Speaking of stunts I will say it's a mechanic that I didn't hate but didn't fall in love with either.  It gave little widgets and flairs to skills players could have and while that was nice it has it's own issues.  For example, there are no inset requirements for the sample stunts meaning a player that is Good are even Average at shooting could choose to have the ability to make called shots while the Amazing person at it unless they took the stun can't.  Sure the less skilled character also is less likely to make those called shots, but the more skilled character has to take the same stunt (and thus feel less special if the first character took the stun first) to be able to even try even though he's amazing at it.  There's also technically a feature to the system called Extras, but they are literally "write your own rules for something you want" so I don't count them as part of the system as they don't actually exist until I do all the work.

To My Commenters:
As I said last week, this is the week I will directly address comments I receive from my readers that have defended their system.  First I will point that as I said earlier I can see why some people enjoy Fate and that I'm not here to bash what you love.  It simply just doesn't fit with my gaming style as I'm sure many games don't fit with yours.  I will have to say I'm happy with a lot of the Fate players I came in contact with over the month that were actually understanding of this.  As gamers we need to remember that there isn't one master system for everyone and just because someone doesn't like what you love doesn't make it a personal insult or attack.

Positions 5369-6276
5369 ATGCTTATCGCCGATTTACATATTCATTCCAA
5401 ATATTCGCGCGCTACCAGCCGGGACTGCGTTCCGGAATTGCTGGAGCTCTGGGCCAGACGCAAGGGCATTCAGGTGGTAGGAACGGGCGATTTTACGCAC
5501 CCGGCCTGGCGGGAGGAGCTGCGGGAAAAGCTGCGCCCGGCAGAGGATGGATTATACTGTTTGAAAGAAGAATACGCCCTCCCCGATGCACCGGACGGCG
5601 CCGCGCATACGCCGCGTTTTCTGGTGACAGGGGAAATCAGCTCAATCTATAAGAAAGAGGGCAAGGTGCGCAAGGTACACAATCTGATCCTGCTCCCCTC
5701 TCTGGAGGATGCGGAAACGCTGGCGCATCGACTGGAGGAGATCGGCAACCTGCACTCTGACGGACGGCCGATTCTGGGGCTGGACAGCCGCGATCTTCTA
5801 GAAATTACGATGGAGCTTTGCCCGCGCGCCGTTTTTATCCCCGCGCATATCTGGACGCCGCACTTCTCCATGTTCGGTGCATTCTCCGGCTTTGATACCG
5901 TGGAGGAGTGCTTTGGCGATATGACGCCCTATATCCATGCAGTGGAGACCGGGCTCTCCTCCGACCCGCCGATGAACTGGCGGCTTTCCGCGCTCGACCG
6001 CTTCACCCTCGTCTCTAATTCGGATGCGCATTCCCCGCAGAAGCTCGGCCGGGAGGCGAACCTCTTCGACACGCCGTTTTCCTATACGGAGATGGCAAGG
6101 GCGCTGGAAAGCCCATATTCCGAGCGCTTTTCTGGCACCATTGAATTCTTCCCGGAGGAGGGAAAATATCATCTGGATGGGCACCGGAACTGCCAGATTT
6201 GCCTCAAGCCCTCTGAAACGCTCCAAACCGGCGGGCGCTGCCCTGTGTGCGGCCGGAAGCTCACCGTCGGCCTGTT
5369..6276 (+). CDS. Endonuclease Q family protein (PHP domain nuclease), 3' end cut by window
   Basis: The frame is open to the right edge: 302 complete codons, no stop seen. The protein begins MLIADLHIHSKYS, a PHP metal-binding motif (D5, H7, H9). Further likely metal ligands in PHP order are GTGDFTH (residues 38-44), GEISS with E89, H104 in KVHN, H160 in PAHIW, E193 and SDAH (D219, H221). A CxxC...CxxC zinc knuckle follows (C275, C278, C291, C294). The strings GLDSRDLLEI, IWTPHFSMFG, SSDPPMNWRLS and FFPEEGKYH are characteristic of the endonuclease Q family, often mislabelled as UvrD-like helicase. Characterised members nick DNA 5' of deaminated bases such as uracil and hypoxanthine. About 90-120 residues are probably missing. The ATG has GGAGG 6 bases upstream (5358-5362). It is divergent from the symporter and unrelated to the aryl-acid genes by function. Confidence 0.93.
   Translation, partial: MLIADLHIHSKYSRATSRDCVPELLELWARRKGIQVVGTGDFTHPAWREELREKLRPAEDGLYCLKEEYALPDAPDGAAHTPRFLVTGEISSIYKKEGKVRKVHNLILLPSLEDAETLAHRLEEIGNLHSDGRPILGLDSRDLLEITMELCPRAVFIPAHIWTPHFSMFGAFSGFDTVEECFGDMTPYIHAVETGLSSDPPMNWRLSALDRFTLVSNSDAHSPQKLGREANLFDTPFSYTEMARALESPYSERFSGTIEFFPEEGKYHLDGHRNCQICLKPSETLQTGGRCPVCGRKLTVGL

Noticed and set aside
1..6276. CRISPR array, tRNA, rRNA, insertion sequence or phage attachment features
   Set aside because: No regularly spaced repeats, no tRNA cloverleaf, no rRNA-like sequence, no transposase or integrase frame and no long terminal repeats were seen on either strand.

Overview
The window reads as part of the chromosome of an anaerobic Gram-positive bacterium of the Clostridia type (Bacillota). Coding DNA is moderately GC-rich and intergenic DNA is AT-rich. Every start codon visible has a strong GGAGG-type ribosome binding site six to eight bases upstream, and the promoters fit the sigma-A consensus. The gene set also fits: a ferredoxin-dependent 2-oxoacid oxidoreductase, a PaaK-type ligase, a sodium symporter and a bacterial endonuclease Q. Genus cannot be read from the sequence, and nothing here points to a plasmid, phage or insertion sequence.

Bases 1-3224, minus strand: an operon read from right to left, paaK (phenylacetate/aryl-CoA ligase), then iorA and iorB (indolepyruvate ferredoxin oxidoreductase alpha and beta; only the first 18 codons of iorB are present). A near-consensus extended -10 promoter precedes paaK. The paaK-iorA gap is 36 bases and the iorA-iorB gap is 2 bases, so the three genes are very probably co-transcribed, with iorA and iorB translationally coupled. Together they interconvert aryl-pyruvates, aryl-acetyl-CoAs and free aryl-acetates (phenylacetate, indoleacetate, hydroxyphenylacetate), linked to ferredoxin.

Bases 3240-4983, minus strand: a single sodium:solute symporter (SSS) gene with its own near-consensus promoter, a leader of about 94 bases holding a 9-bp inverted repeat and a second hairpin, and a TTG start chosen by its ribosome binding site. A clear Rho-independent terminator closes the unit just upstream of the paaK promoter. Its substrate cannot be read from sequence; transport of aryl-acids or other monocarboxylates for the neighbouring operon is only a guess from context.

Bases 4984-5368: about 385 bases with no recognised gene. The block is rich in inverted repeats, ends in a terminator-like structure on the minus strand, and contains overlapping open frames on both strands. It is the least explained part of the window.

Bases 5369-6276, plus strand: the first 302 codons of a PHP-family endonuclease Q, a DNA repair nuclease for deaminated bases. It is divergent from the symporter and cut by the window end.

Secondly I would like to respond to everyone that tried to defend the system by saying I wasn't being focused enough starting my game or that I needed to decide things such as my setting before bringing players in.  My goal with this experiment is to try and then discus game systems as written and that is what I did.  I followed the direction the core book gave step by step when it came to making a game and these are the flaws I encountered.  I fully expect that most of those flaws would be remedied by following that advice, however, it is not the game as written and something I would put into the "house rules" section.  Personally I DO think with some house ruling I could make my own version of fate that does everything I want it to, but sadly that was not my intent here and as I only have a month to both learn and run a game I'm not looking to also build my own house rules in that time as well.